You cannot get by in New York with part-time floral arrangement work. Yet, as a vocation, it probably means poor struggling Fioravante is a sensitive soul, who is good with his hands. His cash-strapped former boss hatches an unlikely scheme to capitalize on those talents in John Turturro’s Fading Gigolo (trailer here), which opens this Friday in New York.
Murray Schwartz’s antiquarian bookstore had been in his family for years, but it did not survive the neurotic Upper Eastsider’s mismanagement. Fortunately, Schwartz’s wife still has a job, but his longtime clerk Fioravante is scuffling to make ends meets. A trip to his dermatologist gives Schwartz an idea so crazy, it just might work. Evidently, the cougarish Dr. Parker and her BFF Selima are looking for a man’s services. Frankly, they would prefer someone who is mature and less intimidating than the stereotypical boy toy type. Reluctantly (and rather skeptically), Fioravante agrees to let Schwartz pimp him out to his high class clientele.
Naturally, Fioravante is a hit with the well heeled ladies, because what woman wouldn’t lust after John Turturro? However, things will get complicated when Schwartz seeks the delousing services of a widow in the Brooklyn Hasidic community. Picking up on Avigal’s loneliness as she picks through his step-child’s hair, Schwartz convinces her to try Fioravante’s services. While their meeting is downright chaste by his recent standards, it would still be considered scandalous within her community. Further complicating matters, Fioravante and his new client start developing confusing feelings for each other. Her out-of-character trips to Manhattan also attract the suspicions of Dovi, the Orthodox neighborhood patrolman, who has long carried a torch for her.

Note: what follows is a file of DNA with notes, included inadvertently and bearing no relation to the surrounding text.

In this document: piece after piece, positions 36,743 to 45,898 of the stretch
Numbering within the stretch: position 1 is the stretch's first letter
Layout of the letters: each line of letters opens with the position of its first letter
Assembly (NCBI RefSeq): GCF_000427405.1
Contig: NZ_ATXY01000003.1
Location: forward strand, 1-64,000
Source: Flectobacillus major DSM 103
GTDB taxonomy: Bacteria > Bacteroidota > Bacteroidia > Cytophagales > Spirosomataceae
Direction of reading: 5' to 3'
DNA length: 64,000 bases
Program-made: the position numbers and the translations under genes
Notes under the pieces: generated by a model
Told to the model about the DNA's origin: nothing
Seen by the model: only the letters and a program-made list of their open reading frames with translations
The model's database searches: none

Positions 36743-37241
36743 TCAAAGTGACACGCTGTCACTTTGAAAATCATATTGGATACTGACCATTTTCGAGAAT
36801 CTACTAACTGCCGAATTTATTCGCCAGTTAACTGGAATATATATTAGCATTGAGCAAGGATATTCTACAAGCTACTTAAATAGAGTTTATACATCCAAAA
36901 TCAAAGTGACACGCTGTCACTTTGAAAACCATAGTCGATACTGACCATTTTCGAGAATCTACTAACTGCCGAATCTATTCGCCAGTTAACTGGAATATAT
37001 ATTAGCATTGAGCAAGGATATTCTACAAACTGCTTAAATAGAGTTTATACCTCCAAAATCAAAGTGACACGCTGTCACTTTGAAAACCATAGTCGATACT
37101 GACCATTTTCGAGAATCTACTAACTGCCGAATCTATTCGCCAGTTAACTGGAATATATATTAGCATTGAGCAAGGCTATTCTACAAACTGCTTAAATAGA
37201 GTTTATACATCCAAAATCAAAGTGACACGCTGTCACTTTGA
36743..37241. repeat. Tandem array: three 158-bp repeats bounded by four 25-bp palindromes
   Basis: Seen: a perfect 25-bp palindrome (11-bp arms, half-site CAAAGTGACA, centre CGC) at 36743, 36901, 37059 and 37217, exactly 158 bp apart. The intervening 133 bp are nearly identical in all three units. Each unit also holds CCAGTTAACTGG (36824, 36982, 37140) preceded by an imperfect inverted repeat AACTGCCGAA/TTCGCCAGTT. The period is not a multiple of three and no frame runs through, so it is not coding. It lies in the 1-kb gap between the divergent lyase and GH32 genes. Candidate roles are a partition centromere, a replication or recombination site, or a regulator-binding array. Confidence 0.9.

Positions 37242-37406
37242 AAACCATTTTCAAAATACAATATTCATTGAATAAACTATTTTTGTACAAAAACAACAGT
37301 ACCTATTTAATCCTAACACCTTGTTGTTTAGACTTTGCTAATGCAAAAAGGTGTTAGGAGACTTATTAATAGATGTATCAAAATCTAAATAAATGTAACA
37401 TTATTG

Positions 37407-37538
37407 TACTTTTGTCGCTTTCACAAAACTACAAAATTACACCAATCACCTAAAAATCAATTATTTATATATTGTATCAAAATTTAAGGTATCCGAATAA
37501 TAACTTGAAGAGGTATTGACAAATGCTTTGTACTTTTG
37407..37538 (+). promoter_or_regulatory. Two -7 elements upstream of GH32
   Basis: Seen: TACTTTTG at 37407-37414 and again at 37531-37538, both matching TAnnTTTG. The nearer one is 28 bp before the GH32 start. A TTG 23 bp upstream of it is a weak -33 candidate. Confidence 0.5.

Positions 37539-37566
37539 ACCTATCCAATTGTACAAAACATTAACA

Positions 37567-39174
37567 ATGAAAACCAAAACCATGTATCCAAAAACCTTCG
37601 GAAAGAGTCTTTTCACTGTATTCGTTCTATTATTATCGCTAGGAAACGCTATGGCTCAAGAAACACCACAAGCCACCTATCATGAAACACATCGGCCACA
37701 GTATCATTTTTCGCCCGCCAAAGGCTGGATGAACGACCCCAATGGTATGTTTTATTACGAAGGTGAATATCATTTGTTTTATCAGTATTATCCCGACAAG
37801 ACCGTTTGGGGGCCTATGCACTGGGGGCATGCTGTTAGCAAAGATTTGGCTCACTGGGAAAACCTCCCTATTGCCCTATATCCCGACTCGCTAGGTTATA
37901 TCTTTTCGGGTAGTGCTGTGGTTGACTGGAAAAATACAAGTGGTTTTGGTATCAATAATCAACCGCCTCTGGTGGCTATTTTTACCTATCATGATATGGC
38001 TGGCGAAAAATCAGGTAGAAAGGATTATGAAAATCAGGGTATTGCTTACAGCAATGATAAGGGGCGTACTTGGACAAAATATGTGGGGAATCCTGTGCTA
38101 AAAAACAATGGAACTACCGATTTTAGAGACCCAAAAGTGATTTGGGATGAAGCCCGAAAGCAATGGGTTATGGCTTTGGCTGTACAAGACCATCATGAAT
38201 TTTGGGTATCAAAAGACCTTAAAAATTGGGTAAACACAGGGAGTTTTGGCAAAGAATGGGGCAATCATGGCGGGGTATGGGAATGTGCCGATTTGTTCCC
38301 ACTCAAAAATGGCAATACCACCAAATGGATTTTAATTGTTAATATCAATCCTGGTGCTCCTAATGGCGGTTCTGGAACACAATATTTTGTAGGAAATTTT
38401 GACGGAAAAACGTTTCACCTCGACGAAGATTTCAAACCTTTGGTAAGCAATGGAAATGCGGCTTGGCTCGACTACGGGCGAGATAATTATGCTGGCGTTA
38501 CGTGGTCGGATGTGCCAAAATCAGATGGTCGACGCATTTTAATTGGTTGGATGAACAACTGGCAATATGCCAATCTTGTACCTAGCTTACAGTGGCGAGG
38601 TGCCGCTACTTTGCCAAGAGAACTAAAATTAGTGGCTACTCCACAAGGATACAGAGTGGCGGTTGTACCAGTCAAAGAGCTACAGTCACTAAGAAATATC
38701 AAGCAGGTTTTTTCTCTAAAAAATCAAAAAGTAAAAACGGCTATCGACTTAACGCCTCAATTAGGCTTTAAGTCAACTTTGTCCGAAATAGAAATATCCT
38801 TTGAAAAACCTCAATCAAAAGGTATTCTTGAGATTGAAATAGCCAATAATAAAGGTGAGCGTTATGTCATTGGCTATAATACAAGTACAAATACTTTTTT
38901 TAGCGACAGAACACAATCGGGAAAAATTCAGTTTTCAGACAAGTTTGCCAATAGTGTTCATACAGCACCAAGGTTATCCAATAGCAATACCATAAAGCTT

Frankly, Fading is the sort of Woody Allen movie Allen ought to be making, but isn’t. It is a wistfully mature film, deeply steeped in an elegant sadness. The notion of writer-director Turturro casting himself as the illicit lover of Sharon Stone and Sofia Vergara might seem self-serving, but the aging average Joe-ness of Fioravante is part of the point. It is his comfort with intimacy that makes Fioravante desirable. If anything, Fading is old school Alan Alda sensitivity porn rather than a vehicle for people doing it like rabbits.
Turturro shows a remarkable deft touch as a director, patiently letting his scenes unfold. He gets a key assist from the jazz soundtrack, which includes several seductions from boss tenor Gene Ammons. Jug had a seductive sound that could get anyone to say “yes,” but it also perfectly suits the sophisticated New York milieu.
Allen does his shtick as Schwartz, but it is funny more often than not. Yet, it is Turturro who quietly commands the screen as Fioravante, a sad clown incapable of acting less than chivalrous. He develops some achingly powerful chemistry with Vanessa Paradis in her first English language role as Avigal. Their scenes together are a reminder how dramatically potent denial and yearning can be on-screen.
Likewise, Liev Schreiber could not possibly be any more earnest as the lovesick Dovi. Stone and Vergara certainly look the parts of Fioravante’s clients, but never come close to exposing the inner depths of their souls. In a small supporting role, Bob Balaban nearly steals the show as Schwartz’s lawyer, Sol. In fact, Fading is well stocked with brief but neatly turned performances, including Loan Chabanol as a French expat who makes a strong impression late in the game.